Saturday, 31 January 2009
The Death of Push Marketing
Some thoughts on the death of 'push marketing' and the corresponding rise of ‘authenticity’, consumer involvement and giving back…
Aug. '07: What’s ‘Push Marketing’?
It’s what we enjoyed from the late 1800’s until about 2005. It involves manufacturers making stuff they want us to buy from them, putting ads in newspapers and on TV shows and radio stations where it is difficult to avoid being exposed to them, then paying retail stores to put these products in prominent locations on the shelf. It also involves the retailers pushing back and telling manufacturers that, if they wanted to bring out a new flavour or pack size or product, they had to take an existing product off their shelves. The manufacturers and retailers controlled what consumers purchased, including what we believed about the benefits of the ‘brands.’ There was no access to any information other than the manufacturer’s advertising.
“Web 2.0”: the Birth of “Pull Marketing”, Where Consumers Are in Control
Things changed with the advent of “Web 2.0” in about 2006. Web 2.0 was actually not anything new, it was merely the moment in time when sufficient households had computers, broadband and sufficient internet surfing experience, in addition to most businesses and organizations having web sites plus web software being sufficiently ‘user-friendly,’ for internet communication to become commonplace. Suddenly ‘TV ad zapping,’ used to avoid the endlessly repeated commercials, was not the only phenomenon disaffecting the manufacturers’ expensive marketing efforts, people had a endlessly entertaining and flexible alternative to TV! Zounds! “How will we control their behavior now?” cried the manufacturers and media companies.
With the arrival of open communication between strangers over a real-time network, the era of ‘push marketing’ ended in it’s traditional form. Suddenly manufacturers had to worry a LOT about what their consumers where saying online in forums and blogs. People began to simply ignore advertising and started getting all the information they needed in order to decide what product they wanted to buy via the World Wide Web. American seniors started to buy their medication from Canada via the Internet. Control shifted into the hands and minds of the consumer.
The manufacturers’ early (actually on-going) attempts to ‘seed’ the Internet with their marketing messages caused a great deal of anger and cynicism on the part of consumers. (In actual fact, if major advertisers took the extraordinarily large budgets they continue to devote to TV advertising and spent that money on the internet, they could virtually ‘buy up’ most of the communication about their products – but there would still be the uncontrolled ‘specter’ of a negative PR backlash to deal with afterwards.) What this detrimental and costly attempt to ‘fix’ a PR disaster led to is a new consumer driven demand for authenticity, not whitewashing.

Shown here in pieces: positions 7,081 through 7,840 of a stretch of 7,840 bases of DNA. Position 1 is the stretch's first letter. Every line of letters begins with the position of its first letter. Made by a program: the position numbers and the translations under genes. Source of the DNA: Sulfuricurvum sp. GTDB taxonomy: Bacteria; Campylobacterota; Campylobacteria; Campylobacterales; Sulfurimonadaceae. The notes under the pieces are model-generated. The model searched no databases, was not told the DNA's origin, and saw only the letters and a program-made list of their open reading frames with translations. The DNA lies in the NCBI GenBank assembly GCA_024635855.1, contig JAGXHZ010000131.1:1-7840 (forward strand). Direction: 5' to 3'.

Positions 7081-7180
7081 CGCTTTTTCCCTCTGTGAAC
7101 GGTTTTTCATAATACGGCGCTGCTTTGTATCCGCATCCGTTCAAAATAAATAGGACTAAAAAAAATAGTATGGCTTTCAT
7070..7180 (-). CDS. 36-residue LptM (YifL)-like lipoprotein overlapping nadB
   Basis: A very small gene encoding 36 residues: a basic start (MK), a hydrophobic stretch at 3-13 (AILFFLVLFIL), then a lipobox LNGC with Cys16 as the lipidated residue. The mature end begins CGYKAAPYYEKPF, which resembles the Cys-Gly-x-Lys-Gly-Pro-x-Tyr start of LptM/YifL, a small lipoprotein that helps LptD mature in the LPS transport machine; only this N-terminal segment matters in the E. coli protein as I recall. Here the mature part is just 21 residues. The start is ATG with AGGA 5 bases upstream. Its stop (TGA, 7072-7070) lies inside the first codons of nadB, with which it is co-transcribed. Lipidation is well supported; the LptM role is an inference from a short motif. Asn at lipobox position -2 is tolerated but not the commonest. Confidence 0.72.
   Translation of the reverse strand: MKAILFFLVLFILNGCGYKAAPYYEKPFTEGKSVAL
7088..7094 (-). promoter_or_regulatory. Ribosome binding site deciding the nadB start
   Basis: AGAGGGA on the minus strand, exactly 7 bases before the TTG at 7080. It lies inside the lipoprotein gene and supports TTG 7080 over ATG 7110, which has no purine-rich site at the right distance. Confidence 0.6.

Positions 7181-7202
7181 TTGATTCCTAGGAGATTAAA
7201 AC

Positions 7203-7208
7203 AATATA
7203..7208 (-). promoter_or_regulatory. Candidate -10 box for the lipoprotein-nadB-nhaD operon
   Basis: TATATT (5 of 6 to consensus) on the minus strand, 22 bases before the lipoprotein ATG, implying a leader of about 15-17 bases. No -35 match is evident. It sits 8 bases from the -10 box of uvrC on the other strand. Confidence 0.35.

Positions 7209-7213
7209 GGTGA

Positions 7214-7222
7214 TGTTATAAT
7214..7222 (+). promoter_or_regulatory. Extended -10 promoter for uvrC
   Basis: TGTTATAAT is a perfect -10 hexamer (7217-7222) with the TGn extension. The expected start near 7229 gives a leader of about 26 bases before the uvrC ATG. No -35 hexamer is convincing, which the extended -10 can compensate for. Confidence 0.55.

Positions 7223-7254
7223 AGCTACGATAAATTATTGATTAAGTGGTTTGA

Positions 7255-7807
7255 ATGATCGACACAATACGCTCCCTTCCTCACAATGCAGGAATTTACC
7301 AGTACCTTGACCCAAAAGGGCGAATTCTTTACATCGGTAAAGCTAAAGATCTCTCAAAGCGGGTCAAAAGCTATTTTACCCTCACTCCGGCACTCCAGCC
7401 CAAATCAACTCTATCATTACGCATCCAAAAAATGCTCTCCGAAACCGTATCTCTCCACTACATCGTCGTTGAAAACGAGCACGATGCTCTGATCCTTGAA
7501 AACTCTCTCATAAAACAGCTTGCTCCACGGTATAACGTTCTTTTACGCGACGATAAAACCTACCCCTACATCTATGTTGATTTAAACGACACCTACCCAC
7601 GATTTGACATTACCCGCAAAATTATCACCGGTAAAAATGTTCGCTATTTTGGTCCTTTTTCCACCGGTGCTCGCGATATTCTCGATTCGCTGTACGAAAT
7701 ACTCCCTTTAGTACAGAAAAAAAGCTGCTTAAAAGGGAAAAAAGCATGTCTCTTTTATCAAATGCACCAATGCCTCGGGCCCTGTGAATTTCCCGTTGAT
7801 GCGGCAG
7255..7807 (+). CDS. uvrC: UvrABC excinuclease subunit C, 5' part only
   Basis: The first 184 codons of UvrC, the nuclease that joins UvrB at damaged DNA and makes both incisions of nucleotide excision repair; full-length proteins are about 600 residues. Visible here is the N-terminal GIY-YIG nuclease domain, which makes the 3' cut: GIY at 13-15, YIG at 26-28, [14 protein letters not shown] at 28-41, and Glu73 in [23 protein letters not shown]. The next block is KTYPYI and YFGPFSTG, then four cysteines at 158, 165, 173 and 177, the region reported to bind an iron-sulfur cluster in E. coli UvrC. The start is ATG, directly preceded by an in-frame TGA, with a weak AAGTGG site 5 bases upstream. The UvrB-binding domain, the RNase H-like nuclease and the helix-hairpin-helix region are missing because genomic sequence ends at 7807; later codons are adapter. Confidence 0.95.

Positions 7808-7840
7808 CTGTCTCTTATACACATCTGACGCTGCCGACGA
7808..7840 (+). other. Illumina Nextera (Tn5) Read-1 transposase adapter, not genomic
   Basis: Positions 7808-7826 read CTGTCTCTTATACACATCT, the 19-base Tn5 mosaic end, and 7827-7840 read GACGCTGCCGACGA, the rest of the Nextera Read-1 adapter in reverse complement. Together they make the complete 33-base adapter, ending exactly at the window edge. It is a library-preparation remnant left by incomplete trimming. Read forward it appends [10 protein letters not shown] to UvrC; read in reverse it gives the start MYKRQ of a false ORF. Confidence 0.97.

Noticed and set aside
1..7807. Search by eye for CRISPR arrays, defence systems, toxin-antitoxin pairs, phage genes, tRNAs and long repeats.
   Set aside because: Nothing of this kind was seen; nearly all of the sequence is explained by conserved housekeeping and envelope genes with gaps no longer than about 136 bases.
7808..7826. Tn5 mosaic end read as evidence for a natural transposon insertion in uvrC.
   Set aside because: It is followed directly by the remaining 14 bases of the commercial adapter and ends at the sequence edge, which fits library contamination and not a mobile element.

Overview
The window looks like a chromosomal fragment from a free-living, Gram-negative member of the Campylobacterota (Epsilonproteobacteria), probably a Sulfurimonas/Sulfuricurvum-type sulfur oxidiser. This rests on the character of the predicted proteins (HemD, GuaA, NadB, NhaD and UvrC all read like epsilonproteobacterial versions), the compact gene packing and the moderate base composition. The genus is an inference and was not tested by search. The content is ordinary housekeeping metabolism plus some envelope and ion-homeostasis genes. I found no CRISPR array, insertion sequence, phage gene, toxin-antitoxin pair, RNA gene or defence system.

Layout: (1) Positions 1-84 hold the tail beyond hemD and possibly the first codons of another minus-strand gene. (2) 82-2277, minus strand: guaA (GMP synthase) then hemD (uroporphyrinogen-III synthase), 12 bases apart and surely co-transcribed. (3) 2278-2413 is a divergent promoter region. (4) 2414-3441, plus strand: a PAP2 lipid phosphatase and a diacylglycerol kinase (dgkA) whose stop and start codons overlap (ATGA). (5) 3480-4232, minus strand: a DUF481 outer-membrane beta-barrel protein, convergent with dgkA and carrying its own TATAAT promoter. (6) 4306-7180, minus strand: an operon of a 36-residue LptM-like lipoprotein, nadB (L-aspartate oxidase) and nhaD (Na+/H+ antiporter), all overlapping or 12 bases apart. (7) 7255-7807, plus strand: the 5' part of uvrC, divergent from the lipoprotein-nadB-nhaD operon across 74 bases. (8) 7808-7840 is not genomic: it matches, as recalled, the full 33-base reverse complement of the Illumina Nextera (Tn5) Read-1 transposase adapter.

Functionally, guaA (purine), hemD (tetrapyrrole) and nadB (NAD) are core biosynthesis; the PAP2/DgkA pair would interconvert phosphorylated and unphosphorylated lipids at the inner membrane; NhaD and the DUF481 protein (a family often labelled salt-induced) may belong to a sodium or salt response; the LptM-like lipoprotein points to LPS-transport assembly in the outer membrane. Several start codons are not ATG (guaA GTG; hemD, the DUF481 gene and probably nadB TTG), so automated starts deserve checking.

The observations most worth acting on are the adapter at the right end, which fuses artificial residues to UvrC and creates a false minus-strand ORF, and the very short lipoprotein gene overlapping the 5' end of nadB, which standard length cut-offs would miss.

Authenticity, Originality and Intangibles
Consumers are now demanding honesty, full transparency, engagement and interaction from manufacturers and service providers. Either you have something truly different about your product that they love, or a ‘story’ that engages them, or a design that they think is cool, or a price-value relationship they feel is worthwhile, but don’t try to fool them or they WILL make you suffer!
In fact, when dealing with Millennials, there’s the additional demand for something else, something more intangible: an authentic and heartfelt passion for charitable corporate giving. Giving back to the community, helping the planet, being proactive and leading the charge. Their cry is ‘what have you done for us, all of us, lately?” (And there better be a response!)
In the new realm of ‘pull marketing,’ firms have to continually be reaching out, providing information and advice, helping, even guiding/leading, but never pushing. They’re expected to listen well and involve their consumers in the product development process, ensuring that the product features really, truly, match the consumers’ needs, not simply doing what the manufacturer thinks is right or sufficient. The ‘beta testing’ firms do these days leads to positive opinions floating about in the blogosphere and goodwill towards the brand. This helps protect the brand even if some errors are made along the way.
All rights reserved. 2009-2011 © Kevin Lenard